The papers originally contained a conflict of interest (COI) statement stating that the authors were “insiders, in that they attend CMG events. However, they have received no funding, reimbursement, or other consideration from CMG or its stakeholders, and no instructions or directions of any kind from CMG or its stakeholders. No other competing interests exist.”
Our freelance copyeditor edited this statement out, to read “Conflicts of interest: None declared”, because “attending events” is not normally something that would be considered a COI. The authors approved the galleys and did not object to these copyediting changes.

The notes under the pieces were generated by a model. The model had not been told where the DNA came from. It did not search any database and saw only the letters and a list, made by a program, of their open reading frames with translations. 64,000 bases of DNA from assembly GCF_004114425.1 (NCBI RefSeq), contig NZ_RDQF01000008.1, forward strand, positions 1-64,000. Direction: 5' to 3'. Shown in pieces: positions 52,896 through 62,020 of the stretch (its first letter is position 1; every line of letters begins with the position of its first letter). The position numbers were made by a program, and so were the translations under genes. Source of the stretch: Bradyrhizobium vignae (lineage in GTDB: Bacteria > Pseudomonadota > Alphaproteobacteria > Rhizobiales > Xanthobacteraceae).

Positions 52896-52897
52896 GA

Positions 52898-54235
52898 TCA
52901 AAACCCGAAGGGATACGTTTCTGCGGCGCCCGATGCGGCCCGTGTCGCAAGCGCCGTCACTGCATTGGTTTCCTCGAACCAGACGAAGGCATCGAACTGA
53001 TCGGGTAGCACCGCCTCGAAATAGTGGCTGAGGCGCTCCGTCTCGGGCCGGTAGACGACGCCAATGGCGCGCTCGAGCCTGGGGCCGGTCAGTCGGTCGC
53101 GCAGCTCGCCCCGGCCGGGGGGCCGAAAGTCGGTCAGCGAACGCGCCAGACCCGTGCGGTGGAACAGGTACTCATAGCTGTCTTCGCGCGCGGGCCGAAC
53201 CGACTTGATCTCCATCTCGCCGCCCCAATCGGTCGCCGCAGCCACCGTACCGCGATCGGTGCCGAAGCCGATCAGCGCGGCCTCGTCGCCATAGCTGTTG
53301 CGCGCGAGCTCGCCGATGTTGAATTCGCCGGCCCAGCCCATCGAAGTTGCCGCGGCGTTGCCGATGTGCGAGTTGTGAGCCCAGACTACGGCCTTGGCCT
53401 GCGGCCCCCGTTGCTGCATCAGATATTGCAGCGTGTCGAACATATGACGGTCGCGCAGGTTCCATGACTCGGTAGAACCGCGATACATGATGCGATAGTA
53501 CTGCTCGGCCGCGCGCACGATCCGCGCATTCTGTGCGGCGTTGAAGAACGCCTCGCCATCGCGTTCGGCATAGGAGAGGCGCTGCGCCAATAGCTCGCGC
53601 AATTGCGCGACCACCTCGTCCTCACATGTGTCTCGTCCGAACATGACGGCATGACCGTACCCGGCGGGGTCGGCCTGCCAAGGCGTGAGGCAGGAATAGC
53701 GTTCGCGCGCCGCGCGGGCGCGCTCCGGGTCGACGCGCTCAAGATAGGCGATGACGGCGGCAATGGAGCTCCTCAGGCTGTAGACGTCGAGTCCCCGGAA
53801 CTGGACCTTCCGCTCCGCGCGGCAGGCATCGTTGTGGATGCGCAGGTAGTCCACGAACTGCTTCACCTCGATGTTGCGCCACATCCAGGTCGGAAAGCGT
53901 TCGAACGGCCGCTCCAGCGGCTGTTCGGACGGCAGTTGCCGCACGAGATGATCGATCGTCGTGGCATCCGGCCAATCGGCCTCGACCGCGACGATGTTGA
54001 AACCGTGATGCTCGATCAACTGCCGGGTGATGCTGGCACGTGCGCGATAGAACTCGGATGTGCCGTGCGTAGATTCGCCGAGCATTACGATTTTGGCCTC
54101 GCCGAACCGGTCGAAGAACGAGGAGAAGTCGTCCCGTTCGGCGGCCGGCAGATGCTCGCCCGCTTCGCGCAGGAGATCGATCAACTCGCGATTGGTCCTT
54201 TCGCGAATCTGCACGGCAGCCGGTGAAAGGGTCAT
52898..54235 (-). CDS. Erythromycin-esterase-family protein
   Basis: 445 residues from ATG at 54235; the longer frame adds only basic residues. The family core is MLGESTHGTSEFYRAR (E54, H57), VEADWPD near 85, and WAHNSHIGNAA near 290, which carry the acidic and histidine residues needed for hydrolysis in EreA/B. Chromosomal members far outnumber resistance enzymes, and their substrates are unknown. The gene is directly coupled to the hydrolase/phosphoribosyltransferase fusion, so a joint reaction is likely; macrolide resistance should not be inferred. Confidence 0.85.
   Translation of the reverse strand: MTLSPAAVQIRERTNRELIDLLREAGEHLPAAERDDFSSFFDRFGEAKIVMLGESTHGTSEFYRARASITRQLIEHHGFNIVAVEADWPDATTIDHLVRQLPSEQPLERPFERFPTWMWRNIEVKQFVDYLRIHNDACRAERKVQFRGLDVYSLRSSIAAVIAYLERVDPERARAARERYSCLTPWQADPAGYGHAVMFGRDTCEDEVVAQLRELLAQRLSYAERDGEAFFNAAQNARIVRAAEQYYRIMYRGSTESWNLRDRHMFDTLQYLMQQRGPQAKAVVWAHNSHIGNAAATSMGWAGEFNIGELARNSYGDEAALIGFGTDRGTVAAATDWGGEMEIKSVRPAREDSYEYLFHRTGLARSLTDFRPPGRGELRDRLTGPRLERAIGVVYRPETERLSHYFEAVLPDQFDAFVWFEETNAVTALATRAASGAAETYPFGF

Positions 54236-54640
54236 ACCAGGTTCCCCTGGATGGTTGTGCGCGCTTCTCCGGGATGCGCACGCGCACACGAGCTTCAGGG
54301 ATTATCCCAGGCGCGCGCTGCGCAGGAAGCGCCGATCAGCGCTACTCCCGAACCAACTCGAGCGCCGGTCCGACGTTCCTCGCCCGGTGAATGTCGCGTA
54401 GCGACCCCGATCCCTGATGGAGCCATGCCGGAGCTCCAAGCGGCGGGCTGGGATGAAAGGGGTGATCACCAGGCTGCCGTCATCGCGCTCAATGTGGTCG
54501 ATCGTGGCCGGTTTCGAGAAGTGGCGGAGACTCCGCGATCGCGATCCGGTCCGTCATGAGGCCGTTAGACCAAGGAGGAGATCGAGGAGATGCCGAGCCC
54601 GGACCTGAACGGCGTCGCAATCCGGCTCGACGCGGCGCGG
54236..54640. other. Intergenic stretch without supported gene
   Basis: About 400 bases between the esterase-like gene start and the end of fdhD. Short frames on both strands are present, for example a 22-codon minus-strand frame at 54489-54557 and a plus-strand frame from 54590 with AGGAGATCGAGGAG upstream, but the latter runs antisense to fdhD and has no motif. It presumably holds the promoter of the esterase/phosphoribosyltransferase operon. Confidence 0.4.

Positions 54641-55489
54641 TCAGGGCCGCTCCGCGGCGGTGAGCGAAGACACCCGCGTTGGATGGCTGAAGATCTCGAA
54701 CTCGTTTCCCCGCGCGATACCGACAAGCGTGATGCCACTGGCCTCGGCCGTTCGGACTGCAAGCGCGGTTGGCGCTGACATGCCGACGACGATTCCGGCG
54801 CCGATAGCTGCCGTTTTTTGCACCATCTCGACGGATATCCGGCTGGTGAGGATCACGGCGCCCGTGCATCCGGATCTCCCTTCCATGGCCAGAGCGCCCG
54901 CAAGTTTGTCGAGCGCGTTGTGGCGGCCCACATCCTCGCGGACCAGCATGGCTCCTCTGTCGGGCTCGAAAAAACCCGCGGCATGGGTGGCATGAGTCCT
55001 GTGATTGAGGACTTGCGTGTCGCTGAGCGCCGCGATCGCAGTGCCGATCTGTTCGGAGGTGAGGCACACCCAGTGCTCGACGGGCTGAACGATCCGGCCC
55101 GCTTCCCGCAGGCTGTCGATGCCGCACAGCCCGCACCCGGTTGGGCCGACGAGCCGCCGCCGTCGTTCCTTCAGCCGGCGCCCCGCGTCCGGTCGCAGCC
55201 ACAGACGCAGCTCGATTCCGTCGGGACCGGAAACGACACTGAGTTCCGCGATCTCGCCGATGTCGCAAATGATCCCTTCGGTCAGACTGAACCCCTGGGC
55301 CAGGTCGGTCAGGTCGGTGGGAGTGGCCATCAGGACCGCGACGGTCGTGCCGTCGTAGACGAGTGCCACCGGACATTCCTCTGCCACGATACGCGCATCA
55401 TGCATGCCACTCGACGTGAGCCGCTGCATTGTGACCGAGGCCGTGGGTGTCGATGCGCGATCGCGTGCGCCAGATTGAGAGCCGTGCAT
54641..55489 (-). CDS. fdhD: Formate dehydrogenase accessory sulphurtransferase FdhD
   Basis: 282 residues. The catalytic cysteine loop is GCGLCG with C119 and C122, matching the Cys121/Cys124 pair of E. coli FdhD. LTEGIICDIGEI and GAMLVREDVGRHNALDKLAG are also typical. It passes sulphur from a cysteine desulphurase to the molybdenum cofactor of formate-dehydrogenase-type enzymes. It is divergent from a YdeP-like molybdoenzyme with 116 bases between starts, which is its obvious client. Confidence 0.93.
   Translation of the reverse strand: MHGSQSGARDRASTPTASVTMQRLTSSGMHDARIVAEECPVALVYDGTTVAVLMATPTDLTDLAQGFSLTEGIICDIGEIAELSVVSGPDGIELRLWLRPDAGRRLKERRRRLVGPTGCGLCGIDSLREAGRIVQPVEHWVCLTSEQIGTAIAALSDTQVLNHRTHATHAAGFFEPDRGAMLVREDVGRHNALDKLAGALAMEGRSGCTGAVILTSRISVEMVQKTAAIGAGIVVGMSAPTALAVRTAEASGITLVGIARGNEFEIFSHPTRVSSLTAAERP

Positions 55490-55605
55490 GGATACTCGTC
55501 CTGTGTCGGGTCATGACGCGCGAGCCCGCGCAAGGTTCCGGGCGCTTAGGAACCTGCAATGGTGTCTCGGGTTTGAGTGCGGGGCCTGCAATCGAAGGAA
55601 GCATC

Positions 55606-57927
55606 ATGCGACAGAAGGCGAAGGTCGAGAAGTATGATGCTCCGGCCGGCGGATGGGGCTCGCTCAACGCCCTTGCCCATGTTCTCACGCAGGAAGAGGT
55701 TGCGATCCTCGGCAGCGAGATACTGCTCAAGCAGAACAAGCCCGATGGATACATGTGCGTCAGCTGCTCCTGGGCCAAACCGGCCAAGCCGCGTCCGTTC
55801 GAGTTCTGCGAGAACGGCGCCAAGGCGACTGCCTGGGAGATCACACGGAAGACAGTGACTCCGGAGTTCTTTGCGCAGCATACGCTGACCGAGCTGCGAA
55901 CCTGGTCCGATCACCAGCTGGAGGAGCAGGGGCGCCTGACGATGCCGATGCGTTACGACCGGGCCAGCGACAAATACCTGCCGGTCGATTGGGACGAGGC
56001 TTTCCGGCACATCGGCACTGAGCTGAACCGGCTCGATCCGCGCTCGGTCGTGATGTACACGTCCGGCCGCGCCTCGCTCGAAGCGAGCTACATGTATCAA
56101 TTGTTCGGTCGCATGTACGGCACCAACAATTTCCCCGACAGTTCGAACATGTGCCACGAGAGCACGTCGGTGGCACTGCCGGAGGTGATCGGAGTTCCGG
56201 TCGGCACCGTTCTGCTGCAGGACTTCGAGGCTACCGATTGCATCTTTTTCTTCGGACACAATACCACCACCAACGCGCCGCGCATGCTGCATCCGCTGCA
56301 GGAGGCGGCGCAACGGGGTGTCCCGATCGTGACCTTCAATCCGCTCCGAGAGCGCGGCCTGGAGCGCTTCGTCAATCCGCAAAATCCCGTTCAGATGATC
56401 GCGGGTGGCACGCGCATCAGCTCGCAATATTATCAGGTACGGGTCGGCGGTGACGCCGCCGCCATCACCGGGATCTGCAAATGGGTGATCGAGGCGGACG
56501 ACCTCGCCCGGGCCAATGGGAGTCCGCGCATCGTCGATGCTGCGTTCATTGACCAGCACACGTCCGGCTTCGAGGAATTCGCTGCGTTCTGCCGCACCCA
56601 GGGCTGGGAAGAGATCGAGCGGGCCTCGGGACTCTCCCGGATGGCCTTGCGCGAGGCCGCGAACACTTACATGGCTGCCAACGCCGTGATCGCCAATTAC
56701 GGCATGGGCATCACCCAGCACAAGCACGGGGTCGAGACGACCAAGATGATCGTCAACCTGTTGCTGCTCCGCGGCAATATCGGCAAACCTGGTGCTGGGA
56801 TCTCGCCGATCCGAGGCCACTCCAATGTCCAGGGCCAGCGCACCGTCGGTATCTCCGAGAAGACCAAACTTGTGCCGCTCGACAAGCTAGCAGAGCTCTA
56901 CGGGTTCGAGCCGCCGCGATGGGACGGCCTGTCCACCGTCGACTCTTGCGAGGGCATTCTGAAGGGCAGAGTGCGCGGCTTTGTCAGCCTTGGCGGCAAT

Shortly after publication, we received a 12-page letter from a journalist, detailing extensive undisclosed COIs of the authors. The letter was also addressed to another journal which published another protocol from the group, as well as to the university (the lead author is associated with the university). In the letter, the CMG movement is characterized as a controversial, multimillion dollar international enterprise. The healing modalities promoted by CMG do not appear to be evidence based. In the letter, evidence was provided showing that all researchers are long term public promoters of the CMG enterprise, as well as being spiritual adherents to the CMG ‘religion’. One author is a former CMG company director. The letter also says that the lead researcher is the spouse of a current CMG “company director” (which is disputed by the author). The corporation is owned by another corporation which in turned is owned by the founder of the CMG enterprise.